Series of intriguing circle designs found on the underside of a beam
A series of intriguing circle designs found on the underside of a beam in a 17th century house in Oxfordshire © Ron Hammond
A series of intriguing circle designs found on the underside of a beam in a 17th century house in Oxfordshire © Ron Hammond

The Difference Between Apotropaic Marks and Carpenters’ Marks

Carpenters’ marks, expressed in Roman numerals, can be seen in many timber framed buildings. Several of the responses we had from the public were in fact carpenters’ marks, rather than apotropaic marks.

Carpenters’ marks were created with a race knife and used as tags to distinguish various elements of a timber frame and how the entire ensemble should be pieced together. These marks are formed using a straight line often gouged with the u-shaped, or scooped, end of the race knife.

Roman numerals were commonly used to mark up the timber elements of a timber framed building. At their simplest these look fairly familiar, though four is usually represented by IIII, rather than IV. The convention for representing four as IV and nine as IX only emerged as the 16th century progressed and took a considerable time to be universally adopted.

Marian symbols

When we get to the various combinations of letters which seem to be used on timbers then we are into another minefield. A very common type of marking found in older buildings are generally known as Marian symbols, for their supposed association with the Virgin Mary. Often the letters AM, thought to be for Ave Maria, simply M for Mary or VV for Virgin of Virgins are found scribed onto the fabric of early houses and churches. The VV and M markings are particularly common, and could easily be mistaken for an upright or upside down W. These are however difficult to interpret and there is some academic dispute as to their meaning.

The interesting work of Tara Hamling has demonstrated that contrary to what is often thought, it was still acceptable to have images of saints and of Jesus, provided that they were not used as idols to be worshipped. So, an image of Christ as an independent picture which looked like an icon was considered unacceptable, whilst in a secular context on a wall as a part of the general decoration it was allowable.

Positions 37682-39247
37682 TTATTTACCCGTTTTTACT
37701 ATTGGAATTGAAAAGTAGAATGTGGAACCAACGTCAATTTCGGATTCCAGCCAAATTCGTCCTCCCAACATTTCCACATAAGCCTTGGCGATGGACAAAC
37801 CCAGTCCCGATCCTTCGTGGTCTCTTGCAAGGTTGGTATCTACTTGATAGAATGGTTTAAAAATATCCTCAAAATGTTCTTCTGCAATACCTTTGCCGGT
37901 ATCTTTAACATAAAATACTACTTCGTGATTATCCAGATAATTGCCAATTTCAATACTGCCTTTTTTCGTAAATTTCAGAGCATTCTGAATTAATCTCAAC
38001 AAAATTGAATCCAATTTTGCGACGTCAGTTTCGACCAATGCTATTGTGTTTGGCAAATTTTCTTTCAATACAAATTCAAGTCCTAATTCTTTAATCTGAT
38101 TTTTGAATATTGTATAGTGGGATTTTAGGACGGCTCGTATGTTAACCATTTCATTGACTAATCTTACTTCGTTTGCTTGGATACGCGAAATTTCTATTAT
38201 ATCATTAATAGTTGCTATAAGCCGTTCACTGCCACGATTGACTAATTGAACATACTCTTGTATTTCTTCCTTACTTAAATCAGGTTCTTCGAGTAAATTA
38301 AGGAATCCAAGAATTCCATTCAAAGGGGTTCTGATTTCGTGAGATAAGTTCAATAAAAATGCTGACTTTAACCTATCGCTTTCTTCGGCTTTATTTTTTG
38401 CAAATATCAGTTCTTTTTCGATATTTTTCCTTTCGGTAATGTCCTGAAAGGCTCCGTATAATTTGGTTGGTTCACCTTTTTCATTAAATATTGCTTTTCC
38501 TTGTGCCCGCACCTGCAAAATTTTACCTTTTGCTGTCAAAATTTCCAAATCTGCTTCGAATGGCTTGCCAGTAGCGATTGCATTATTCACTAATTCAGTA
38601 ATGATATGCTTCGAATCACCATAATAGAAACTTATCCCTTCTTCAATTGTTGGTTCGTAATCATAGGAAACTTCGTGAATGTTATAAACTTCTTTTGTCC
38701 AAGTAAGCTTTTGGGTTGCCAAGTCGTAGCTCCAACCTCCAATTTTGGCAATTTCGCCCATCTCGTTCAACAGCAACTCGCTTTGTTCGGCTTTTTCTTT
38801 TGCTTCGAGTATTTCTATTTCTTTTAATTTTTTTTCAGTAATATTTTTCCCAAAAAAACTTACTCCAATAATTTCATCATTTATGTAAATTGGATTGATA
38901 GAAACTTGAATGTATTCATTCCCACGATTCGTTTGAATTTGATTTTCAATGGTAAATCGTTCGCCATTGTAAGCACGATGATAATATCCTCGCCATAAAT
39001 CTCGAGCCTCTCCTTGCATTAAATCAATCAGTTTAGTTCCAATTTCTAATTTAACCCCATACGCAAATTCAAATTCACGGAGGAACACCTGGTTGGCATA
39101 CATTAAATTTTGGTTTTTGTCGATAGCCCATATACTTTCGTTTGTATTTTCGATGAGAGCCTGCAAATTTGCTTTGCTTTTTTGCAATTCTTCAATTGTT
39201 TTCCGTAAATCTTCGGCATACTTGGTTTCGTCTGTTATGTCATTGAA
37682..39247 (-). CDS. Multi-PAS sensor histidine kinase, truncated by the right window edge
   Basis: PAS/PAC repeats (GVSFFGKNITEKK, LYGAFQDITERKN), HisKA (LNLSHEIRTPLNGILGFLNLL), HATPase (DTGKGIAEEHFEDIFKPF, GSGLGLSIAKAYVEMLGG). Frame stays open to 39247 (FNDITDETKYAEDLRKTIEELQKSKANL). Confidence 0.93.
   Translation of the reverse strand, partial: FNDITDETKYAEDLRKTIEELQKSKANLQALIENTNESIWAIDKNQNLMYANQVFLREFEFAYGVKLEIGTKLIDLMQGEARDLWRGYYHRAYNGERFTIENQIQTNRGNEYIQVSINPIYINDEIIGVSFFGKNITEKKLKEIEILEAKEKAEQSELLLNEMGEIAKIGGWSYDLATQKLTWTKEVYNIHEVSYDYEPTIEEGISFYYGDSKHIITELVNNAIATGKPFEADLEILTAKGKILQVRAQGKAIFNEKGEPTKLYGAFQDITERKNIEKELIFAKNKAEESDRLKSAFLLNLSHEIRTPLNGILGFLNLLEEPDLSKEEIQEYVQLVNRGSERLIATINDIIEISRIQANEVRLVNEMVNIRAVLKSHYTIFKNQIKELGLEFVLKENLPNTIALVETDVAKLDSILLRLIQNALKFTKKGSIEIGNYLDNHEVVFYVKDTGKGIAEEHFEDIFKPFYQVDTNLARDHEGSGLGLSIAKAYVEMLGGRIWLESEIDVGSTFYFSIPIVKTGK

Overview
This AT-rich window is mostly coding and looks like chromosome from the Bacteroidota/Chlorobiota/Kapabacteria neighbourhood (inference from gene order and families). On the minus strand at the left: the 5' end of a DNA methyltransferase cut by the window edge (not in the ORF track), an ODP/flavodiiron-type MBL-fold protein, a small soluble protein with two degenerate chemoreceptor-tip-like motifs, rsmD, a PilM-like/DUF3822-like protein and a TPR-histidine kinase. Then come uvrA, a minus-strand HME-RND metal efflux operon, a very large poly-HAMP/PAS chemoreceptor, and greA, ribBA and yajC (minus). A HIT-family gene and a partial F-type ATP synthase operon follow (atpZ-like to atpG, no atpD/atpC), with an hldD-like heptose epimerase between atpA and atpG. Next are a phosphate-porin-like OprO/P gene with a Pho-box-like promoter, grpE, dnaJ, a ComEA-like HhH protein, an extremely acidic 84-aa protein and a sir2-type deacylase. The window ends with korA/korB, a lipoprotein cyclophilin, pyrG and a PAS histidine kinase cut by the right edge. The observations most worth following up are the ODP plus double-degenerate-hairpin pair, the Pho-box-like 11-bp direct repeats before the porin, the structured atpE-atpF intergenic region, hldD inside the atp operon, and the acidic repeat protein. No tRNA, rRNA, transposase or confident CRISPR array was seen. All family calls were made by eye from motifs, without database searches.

The changes in attitude to images were complex and changed throughout the 16th century as the theological views on these matters fluctuated. So, in that context the use of the letters AM and similar initials remain somewhat mysterious.

Burn marks

Another intriguing marking, which was not sent in to us in any great numbers but which we know are very common, are the tadpole shaped charring marks to be found on timbers in many early houses and widely described as taper burn marks. These have traditionally been interpreted as the result of tapers attached to the beams to provide light which have burnt down to the point where they have charred the timber.

Practical research has demonstrated that is very unlikely, particularly as these marks have been found in a variety of places throughout buildings, including roof timbers and even hidden beneath floors. This evidence suggests the marks have been made deliberately and may well have been made whilst the building was under construction. The interpretation is to see them as a ritual protection against lightening and fire.

Pentangles

These intriguing marks are very ancient, being recorded as far back as 3000BC. Although in more recent centuries it has become a symbol of evil, during the medieval period it was used to avert it and is thought to have been intended to act as a way to trap evil spirits into the endless line.

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